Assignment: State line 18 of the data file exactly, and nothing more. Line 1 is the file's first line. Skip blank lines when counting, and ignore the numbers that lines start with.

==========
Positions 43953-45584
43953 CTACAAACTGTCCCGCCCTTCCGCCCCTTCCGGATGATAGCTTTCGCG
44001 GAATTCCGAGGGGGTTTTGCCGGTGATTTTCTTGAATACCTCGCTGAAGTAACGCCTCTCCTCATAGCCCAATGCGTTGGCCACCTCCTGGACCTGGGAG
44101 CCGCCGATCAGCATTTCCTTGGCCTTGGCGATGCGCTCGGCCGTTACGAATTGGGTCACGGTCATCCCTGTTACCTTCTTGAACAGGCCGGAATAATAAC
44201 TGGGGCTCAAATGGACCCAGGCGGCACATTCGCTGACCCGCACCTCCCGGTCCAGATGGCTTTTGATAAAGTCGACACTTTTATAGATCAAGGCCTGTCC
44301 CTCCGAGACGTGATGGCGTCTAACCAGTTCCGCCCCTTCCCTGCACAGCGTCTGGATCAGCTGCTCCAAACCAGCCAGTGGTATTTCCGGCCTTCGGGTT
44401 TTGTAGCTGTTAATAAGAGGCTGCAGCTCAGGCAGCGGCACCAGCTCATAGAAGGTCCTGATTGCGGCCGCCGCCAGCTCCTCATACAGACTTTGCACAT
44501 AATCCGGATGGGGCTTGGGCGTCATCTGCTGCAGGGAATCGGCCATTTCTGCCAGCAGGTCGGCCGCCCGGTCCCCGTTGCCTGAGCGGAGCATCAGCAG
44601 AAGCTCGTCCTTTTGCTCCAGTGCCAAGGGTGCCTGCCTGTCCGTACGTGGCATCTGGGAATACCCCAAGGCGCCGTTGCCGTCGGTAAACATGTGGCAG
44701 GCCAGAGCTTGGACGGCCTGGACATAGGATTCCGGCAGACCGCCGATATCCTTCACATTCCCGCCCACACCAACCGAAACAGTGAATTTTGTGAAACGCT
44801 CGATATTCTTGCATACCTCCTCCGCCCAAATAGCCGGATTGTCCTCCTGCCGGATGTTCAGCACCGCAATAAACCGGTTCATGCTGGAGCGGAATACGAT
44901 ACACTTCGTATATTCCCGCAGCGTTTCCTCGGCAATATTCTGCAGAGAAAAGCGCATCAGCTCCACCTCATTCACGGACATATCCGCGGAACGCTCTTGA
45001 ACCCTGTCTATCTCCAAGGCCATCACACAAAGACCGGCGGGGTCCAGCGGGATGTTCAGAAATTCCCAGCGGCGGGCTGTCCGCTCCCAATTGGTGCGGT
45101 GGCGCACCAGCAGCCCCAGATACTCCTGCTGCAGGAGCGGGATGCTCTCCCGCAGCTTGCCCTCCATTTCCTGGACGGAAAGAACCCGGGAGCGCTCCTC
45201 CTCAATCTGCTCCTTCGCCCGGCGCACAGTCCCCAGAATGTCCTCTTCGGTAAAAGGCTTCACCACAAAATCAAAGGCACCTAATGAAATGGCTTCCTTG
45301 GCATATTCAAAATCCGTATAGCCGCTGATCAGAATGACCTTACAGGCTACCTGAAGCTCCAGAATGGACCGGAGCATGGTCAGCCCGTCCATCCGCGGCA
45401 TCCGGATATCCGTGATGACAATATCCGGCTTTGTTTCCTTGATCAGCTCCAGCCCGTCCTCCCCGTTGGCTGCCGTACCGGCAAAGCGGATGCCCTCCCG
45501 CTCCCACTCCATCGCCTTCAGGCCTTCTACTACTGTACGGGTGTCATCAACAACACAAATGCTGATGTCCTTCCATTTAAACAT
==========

45501 CTCCCACTCCATCGCCTTCAGGCCTTCTACTACTGTACGGGTGTCATCAACAACACAAATGCTGATGTCCTTCCATTTAAACAT